Getting to the next table involved a short trip by boat as they were based in an Archipelago, a game described to me as, "theoretically co-operative." Pushing for more information I discovered that this meant that if you didn't "cooperate" then the natives would get pissed off, murder and/or eat you and you'd all lose. But apart from that, you have completely free reign to backstab, betray, bugger and beat your opponents in any way you choose. In fact, wheeling and dealing is more the order of the day: basically you can make any deal you like, including bribing the person who determines the order of play for that turn to put you in an advantageous place in the order. Though Sam's previous play of the game was "sulky," he was feeling happier now because his monopolist card forced other people to give him money or stone, which in this game meant delicious victory points. He treated us all to some of his thought process which I will relate now: "Cattle bitches... I have enough fish... A healthy salad: fish, meat, stone and ore." If that doesn't convince you, I don't know what will.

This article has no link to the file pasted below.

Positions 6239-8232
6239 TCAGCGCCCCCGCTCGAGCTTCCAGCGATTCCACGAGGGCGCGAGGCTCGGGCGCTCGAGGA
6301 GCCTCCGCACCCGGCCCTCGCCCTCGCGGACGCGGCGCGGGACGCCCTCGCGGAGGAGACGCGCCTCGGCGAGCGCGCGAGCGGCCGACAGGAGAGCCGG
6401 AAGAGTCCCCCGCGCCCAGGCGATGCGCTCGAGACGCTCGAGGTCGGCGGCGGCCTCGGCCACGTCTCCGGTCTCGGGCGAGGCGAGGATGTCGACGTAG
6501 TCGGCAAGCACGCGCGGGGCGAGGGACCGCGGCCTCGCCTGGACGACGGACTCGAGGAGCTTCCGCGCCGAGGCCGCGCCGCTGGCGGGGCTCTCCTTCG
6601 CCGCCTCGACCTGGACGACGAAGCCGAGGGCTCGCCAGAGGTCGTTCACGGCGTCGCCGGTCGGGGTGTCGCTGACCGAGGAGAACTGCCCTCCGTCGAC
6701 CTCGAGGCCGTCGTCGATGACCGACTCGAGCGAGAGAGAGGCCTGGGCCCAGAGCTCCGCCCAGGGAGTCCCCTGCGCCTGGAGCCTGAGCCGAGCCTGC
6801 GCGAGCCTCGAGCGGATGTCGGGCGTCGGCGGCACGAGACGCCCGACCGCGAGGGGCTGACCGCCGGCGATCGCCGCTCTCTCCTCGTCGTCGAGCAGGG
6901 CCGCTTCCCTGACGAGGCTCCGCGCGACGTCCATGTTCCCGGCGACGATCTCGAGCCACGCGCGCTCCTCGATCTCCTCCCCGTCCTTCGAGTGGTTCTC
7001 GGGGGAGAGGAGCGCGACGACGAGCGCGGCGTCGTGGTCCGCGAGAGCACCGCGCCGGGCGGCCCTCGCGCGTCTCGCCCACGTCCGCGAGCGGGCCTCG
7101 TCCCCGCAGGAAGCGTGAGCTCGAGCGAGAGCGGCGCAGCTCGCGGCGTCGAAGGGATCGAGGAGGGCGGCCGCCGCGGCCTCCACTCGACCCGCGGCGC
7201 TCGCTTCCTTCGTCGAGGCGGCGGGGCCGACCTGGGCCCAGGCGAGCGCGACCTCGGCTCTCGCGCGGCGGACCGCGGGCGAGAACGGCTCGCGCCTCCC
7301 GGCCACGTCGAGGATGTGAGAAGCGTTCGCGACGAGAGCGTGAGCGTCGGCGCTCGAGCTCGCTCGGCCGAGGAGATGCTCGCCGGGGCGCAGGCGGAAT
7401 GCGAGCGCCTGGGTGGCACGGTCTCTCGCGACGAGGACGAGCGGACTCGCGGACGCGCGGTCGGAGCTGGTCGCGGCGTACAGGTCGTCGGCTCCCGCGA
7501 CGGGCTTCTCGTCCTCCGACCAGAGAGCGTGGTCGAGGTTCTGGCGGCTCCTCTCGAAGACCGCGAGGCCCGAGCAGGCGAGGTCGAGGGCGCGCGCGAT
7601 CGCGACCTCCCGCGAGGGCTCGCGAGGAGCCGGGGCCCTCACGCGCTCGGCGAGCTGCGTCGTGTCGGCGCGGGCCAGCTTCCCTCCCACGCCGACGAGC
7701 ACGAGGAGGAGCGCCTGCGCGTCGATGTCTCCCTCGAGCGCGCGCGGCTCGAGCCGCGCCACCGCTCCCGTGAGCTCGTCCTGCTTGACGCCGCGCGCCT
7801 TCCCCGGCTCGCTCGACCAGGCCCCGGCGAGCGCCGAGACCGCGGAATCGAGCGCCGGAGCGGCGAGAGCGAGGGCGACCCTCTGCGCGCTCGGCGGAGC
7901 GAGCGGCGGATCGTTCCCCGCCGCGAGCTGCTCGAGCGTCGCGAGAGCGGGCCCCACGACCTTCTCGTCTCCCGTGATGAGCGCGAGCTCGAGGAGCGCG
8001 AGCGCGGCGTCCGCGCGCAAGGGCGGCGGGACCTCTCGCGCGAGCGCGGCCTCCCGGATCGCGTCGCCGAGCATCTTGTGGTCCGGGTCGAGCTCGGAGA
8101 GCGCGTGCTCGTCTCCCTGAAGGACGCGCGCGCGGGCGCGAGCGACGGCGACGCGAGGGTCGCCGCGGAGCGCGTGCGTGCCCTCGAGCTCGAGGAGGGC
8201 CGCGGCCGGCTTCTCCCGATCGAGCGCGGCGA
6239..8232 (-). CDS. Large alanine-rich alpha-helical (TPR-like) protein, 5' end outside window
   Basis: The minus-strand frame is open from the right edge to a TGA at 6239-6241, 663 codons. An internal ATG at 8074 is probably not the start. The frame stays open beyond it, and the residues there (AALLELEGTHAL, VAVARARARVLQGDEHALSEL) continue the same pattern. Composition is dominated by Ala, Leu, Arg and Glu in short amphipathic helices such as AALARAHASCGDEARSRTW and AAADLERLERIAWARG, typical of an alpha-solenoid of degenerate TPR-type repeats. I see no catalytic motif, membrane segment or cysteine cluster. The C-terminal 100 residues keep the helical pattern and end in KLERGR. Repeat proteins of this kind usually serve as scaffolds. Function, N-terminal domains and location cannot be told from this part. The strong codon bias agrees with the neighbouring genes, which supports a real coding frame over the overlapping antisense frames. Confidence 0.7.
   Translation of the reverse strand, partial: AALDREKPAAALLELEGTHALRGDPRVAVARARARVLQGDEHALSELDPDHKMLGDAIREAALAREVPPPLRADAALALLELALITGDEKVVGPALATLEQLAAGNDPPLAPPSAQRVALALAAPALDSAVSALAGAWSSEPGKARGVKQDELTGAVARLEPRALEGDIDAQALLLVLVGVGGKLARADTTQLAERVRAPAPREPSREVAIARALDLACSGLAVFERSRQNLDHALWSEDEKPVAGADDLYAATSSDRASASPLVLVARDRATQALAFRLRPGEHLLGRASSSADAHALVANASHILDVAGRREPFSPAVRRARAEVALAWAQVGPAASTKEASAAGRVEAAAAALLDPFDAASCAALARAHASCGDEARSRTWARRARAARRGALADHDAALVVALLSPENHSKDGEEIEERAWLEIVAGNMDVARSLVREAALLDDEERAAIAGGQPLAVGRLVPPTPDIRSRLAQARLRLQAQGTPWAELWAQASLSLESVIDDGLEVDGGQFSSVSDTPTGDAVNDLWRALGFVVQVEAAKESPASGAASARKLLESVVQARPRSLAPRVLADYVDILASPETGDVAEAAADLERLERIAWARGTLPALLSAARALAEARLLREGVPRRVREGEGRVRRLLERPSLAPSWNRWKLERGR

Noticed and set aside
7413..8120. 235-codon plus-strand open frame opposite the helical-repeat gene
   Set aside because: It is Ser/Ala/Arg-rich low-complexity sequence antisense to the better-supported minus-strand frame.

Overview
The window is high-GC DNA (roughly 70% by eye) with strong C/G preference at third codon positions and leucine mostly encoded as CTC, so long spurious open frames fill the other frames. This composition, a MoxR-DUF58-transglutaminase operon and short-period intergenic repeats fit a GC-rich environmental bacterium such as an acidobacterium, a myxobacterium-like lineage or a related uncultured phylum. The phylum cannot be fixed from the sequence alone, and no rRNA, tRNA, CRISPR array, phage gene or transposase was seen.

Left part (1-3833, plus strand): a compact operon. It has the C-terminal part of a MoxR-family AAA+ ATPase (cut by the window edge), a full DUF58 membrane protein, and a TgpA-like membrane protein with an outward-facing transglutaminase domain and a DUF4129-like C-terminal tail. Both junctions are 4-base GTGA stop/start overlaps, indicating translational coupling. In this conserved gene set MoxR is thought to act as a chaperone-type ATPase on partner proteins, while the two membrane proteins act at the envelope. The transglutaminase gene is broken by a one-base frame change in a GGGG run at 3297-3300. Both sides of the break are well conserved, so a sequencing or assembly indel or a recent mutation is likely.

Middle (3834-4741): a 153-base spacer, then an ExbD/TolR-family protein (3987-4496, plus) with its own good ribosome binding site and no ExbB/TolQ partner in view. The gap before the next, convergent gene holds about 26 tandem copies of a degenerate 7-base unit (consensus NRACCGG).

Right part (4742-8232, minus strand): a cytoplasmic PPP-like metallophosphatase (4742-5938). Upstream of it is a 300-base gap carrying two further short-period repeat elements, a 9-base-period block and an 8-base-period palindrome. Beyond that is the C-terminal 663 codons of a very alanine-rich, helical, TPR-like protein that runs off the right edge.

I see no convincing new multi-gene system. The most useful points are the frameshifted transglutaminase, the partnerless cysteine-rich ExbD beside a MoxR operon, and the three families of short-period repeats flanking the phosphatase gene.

The explored islands of Archipelago
The game features an exploration mechanic in which you pick tiles from a stack — either the top one which you can see, or the next one which is unseen. You then try to fit it into the existing configuration of tiles making up the eponymous archipelago. This is non-trivial because you may be unable to make it fit — at least two edges must touch existing tiles — and Emma had already explored four times without being able to lay one down. There's an action board where you place tokens to determine whether you'll be exploring or harvesting or hiring the natives or what. Sam has eschewed the last option as he reckons it's slavery and is taking an ethical stand, though Tom says hiring them actually makes them happy (and less likely to murder you to death.) Sam's derisive reply was, "Oh yes, they're just waiting around for the white man to come and hire them!" Some racial tensions in this colonialist enterprise are clearly coming to the fore.